If Canadians decided tomorrow to overthrow our government and organized in the streets to voice our dissatisfaction, what would happen?

My emotional right-brain wants to believe that if enough citizens rose up in protest, that the government would respect our will and the prime minister would ask the Governor General to dissolve parliament, but after reading about the events in Toronto, my logical left-brain is no longer sure about that.

Now I imagine that the anti-government protestors might be treated much like the anti-G20 protestors were: painted by government officials as being from the fringes of society, arrested indiscriminately and with complete disregard for their rights as Canadian citizens.

Is that how a democratic country should act? Absolutely not.

It is for this reason that we cannot let the events of this past summer go unanswered. If we let the people responsible for “the most massive compromise of civil liberties in Canadian history” get away with their crimes, we are sending a message that Canadian citizens will tolerate our leaders acting like tyrants.
Unfortunately, issues like the treatment of G20 protestors have become partisan issues, with members of Canada’s centrist and right parties dismissing the treatment of protestors, and even commending the police for their actions.

On Feb. 28, the Canadian Civil Liberties Association called on the Canadian government to begin a “comprehensive public inquiry” into just what happened during the G20. Ontario’s premier, Dalton McGuinty, quickly dismissed these calls, stating that five reviews were already underway.

Perhaps the birth of a new, free Middle East isn’t just an opportunity for the people of those nations to exercise their democratic freedoms, but a chance for us to reexamine our own, and reevaluate how we got to a place where we tolerate a government that treats ordinary citizens like criminals, and then dismisses calls for public oversight.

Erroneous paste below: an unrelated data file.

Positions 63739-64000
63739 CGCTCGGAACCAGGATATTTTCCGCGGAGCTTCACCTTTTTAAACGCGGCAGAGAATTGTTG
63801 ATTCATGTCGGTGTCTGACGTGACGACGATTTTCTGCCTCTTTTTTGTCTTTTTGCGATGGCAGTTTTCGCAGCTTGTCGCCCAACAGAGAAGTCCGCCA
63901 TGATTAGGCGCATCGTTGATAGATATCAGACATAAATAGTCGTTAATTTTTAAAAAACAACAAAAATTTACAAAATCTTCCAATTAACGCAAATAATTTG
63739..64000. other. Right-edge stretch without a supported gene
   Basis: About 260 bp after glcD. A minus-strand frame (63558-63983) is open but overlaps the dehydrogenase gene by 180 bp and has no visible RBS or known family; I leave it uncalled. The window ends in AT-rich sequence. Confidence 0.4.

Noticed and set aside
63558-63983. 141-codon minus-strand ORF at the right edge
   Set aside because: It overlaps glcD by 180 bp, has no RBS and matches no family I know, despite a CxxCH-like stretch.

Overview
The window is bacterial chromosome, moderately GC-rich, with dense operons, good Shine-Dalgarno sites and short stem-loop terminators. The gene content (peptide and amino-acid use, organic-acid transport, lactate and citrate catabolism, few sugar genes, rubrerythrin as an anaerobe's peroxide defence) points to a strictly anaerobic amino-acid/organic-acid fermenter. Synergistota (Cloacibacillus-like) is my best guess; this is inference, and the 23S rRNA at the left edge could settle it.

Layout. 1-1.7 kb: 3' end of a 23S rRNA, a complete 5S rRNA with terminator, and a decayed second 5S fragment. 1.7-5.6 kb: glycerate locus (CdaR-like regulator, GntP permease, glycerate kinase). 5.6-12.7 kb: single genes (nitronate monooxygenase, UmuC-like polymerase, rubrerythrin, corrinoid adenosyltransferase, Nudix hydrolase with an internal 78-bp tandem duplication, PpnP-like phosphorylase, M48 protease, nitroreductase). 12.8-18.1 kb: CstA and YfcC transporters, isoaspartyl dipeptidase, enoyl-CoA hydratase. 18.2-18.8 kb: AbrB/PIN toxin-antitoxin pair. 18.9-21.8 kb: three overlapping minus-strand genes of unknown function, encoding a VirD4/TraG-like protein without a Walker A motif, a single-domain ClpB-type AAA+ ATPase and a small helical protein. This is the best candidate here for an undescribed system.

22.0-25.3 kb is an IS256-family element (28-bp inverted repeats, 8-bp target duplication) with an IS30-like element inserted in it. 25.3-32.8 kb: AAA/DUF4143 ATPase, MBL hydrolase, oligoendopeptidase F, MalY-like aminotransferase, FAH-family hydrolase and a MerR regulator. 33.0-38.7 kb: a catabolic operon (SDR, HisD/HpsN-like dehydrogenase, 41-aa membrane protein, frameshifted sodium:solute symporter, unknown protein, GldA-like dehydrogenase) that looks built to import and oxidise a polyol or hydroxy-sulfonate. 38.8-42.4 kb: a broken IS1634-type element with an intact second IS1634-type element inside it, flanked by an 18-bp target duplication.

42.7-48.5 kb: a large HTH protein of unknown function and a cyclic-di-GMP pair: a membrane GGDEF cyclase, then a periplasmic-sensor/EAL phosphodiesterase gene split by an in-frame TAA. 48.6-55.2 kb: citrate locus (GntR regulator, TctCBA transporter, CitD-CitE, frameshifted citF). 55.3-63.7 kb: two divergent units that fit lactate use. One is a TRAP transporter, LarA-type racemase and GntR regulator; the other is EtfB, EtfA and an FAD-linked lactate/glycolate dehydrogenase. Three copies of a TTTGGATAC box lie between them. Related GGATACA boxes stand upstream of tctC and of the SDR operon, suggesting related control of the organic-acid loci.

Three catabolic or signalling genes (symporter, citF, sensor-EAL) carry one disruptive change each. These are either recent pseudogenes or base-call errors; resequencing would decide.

1 Comment on "Democracy in the Middle East"

  1. Keith Marshall | March 5, 2011 at 10:17 pm |

    Saw your article in the newswire and figured I’d comment here on it.

    Comparing our governments treatment of whom the public now knows as a confessed terrorist to how ordinary, law abiding citizens were mistreated by the police is just an absurd notion. Furthermore, suggesting that Trudeau “guaranteed its citizens the right to peacefully assemble in the Charter of Rights and Freedoms” is an absurd notion because of section #1 of the charter and the powers that can be granted by the use of the emergency act.

    The problem with your article is that you fail to make the connection between the leadership (Harper) and the decisions made on the ground. Its one thing to say that he ignored the will and safe being of the people of Toronto by forcing the conference on them without the permission of Torontonians, its another to say he had any power over the mass arrests. If anything he has demonstrated a complete lack of regard for the city since becoming prime minister, which would be in keeping with him being a western Canadian.

    The reality is that while Harper may have been involved with the planning of the event, I see no proof that he was involved in ordering the mass arrests. Its not like the emergency act was ever implemented by him. If anything it was McGuinty and Blair who overstated and abused the polices authority.

    As for McGuinty he is wrong, there should be a full public inquiry. Not only to thoroughly get to the bottom of the decisions made and methods used by the police (something neither the Ontario or Federal government would ever want revealed I’m sure), but also because of the power to subpoena testimony.